Wildlife and antibiotic resistance is a recent and interesting study published on the Frontiers in cellular and infection microbiology. And regarding this interaction, the researchers told us: "Antibiotic resistance is a major human health problem.
While health care facilities are main contributors to the emergence, evolution and spread of antibiotic resistance, other ecosystems are involved in such dissemination. astewater, farm animals and pets have been considered important contributors to the development of antibiotic resistance.
Herein, we review the impact of wildlife in such problem. Current evidence supports that the presence of antibiotic resistance genes and/or antibiotic resistant bacteria in wild animals is a sign of anthropic pollution more than of selection of resistance.
However, once antibiotic resistance is present in the wild, wildlife can contribute to its transmission across different ecosystems. Further, the finding that antibiotic resistance genes, currently causing problems at hospitals, might spread through horizontal gene transfer among the bacteria present in the microbiomes of ubiquitous animals as cockroaches, fleas or rats, supports the possibility that these organisms might be bioreactors for the horizontal transfer of antibiotic resistance genes among human pathogens.
The contribution of wildlife in the spread of antibiotic resistance among different hosts and ecosystems occurs at two levels. Firstly, in the case of non-migrating animals, the transfer will take place locally; a One Health problem.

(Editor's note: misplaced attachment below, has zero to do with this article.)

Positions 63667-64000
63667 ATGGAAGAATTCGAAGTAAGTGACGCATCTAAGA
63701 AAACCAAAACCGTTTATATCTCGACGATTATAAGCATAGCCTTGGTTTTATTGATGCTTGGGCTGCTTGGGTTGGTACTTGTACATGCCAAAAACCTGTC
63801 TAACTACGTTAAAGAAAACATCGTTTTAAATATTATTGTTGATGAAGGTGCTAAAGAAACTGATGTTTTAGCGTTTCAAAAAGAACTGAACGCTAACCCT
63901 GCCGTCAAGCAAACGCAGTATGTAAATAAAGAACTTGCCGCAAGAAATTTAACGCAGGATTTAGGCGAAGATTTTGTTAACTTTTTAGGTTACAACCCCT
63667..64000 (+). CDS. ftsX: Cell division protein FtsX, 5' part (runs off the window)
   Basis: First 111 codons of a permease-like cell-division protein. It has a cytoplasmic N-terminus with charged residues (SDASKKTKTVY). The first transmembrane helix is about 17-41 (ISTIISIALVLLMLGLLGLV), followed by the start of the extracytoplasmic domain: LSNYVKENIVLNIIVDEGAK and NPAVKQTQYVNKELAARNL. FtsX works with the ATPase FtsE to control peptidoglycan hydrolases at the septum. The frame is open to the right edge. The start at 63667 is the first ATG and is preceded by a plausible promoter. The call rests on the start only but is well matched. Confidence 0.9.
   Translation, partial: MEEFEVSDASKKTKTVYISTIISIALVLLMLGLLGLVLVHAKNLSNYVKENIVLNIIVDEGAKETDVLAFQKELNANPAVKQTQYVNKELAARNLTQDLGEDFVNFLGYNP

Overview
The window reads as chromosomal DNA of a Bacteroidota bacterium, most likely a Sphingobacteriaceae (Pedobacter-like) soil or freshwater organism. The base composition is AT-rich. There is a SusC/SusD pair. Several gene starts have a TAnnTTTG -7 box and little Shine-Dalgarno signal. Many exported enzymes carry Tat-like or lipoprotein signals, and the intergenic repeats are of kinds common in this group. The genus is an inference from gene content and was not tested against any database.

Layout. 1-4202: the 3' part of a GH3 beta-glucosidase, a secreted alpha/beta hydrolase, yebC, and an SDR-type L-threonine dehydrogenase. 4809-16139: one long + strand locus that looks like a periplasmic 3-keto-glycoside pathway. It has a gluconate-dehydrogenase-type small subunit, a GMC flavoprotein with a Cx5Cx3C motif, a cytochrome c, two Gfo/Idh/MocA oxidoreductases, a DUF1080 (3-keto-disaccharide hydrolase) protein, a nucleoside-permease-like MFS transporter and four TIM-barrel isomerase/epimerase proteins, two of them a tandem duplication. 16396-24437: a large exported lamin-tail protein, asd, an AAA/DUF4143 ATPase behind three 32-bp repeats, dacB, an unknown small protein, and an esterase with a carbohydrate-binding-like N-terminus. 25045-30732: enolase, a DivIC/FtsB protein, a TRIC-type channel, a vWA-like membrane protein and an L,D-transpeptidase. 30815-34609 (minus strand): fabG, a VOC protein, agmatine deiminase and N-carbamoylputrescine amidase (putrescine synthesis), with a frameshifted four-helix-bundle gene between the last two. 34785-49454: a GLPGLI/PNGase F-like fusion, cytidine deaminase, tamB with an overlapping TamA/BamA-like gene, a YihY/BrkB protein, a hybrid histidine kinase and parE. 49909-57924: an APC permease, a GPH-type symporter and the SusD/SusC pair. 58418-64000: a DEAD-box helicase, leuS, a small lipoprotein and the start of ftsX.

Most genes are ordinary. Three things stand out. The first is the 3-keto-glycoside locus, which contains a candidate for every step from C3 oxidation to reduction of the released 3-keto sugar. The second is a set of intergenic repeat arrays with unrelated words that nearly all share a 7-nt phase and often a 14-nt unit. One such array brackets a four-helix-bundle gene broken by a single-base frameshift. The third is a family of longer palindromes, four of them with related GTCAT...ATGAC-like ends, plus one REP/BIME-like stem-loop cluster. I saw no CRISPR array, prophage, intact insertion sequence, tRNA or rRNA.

Paradigmatic examples are the above mentioned animals that cohabit with humans and can be reservoirs and vehicles for antibiotic resistance dissemination. Secondly, migrating animals, such as gulls, fishes or turtles may participate in the dissemination of antibiotic resistance across different geographic areas, even between different continents, which constitutes a Global Health issue." The abuse of antibiotics, over time, causes their ineffectiveness, as microorganisms are able to develop resistance against an antibiotic that is taken too frequently.
Antibiotic resistance makes the microorganism immune to the antibiotic, canceling its effects. This resistance is the result of a mutation at the genetic level, which can be of two types. Chromosomal, a mutation that occurs at the level of the bacterial chromosome.
Extrachromosomal or plasmid, or when the mutation occurs at the level of the extrachromosomal DNA, and, more precisely, at the level of the R plasmids.